The challenge is to recognize the symptomatic character of liberalism and democracy in the crisis of capital, as it had developed in the 19th century, setting the stage for the history that came later. But such symptomology was not to be “cured” in the sense of elimination, but rather undergone and worked through — as Nietzsche put it, modernity is an “illness, but the way pregnancy is an illness,” bringing forth new life. The problem, as Marx recognized it, was that, by the mid-19th century, when bourgeois society entered into crisis, after the Industrial Revolution, and became “proletarianized,” humanity faced a situation in which, as Engels later described it, the capitalists were no longer and the workers not yet able to master the society of capital. Marx regarded this as the source of the authoritarianism of the modern, capitalist (nation-)state, despite the promises of classical bourgeois liberalism for a minimal state and a free, cosmopolitan civil society that would, for instance, reduce legislatures to, at most, sites of public debate and political recognition of social facts already accomplished on the ground — what Kant, for one, expected. But the bourgeoisie could no longer and the proletariat not yet rule modern society. The genie of capital had been let loose. The historical task of emancipating humanity had thus fallen from the bourgeois to the proletarian members of society. Marxists have recognized that this is the situation in which the world has remained stuck ever since then — ever since the failed “social democratic” Revolutions of 1848, on the eve of which Marx and Engels had published their inaugural Manifesto. For Marx, the demand for “social democracy” was part of the history of capital, to be worked through “immanently” and transcended. But none of this registers for Badiou. Marx marked a potential turning point for humanity; he was not merely one in a chain of prophets reaching back for thousands of years. He was thinker and political actor for our, modern time.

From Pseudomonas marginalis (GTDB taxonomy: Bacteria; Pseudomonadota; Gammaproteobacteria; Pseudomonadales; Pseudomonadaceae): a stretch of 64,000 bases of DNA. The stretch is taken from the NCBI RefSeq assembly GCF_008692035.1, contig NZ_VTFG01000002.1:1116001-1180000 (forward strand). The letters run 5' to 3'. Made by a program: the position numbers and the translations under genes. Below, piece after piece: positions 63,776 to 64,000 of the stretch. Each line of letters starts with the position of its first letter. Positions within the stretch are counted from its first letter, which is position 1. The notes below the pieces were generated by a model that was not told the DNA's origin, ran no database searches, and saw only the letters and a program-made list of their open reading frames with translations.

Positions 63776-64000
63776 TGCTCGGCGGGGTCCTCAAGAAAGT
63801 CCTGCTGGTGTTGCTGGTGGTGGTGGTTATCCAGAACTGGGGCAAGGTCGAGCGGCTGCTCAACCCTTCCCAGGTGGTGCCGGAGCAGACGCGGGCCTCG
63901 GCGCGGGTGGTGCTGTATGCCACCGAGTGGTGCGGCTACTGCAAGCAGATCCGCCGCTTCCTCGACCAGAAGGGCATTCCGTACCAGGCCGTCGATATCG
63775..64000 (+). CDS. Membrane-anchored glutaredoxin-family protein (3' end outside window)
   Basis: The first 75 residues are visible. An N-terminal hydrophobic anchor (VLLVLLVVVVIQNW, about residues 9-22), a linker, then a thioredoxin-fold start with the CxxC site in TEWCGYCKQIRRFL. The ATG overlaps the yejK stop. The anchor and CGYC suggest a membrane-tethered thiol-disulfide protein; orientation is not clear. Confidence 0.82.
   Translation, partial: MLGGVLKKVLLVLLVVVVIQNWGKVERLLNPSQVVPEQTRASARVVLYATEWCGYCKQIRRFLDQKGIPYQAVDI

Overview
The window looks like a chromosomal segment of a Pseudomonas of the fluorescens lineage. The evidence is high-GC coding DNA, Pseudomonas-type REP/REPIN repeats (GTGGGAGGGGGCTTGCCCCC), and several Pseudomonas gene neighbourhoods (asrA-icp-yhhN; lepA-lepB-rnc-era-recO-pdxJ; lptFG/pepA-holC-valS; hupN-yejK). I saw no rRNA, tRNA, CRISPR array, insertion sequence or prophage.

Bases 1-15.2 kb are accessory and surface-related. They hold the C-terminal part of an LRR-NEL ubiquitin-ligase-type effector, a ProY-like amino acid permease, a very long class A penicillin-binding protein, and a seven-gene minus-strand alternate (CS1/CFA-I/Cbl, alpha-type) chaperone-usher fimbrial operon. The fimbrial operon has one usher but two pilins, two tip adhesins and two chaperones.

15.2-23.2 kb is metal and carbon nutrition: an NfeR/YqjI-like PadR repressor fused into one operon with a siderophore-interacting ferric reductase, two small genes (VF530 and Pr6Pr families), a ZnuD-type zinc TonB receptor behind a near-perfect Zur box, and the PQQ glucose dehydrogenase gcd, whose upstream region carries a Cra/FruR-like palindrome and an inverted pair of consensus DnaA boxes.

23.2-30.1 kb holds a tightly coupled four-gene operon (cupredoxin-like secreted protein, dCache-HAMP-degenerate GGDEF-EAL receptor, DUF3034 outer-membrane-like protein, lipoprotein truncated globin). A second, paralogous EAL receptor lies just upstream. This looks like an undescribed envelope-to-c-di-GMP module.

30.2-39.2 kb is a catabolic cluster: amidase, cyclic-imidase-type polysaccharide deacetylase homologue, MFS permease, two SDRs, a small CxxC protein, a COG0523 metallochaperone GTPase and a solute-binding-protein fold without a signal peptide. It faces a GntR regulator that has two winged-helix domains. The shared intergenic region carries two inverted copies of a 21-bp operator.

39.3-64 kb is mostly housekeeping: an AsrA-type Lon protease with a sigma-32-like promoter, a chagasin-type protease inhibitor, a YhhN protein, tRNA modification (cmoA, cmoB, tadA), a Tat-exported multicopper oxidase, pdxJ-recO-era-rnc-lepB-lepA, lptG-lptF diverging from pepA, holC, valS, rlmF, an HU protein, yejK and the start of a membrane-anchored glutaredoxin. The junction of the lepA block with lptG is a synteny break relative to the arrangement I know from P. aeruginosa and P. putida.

The cost of liquidating the specific history of capital — its peculiar constraint on society and its potential beyond itself — is Badiou’s reduction of “communism” to the perennial complaint of the subaltern, the millennial dream of social equality, as a specter haunting the world that has more in common with eschatological “justice,” posed by religion at the end of time, than with the pathology of the modern, bourgeois world of capital, in which humanity actually suffers today. We must awaken from this nightmare — the vain wish that things be otherwise — of the oppressed. For we are not only oppressed, but tasked by capital.
Nevertheless, the failure of historical Marxism has made Badiou an evidently adequate symptomatic expression of our time — its confusion and diminished expectations, well shy of the epochal transformation that had motivated Marx and the best Marxists, historically. We must remember Marxism, so we can forget Badiou: forget the time that made such ideology — such naturalization, indeed ontologization — of defeat so appealing, and finally consign it, where it belongs, to pre-history. | §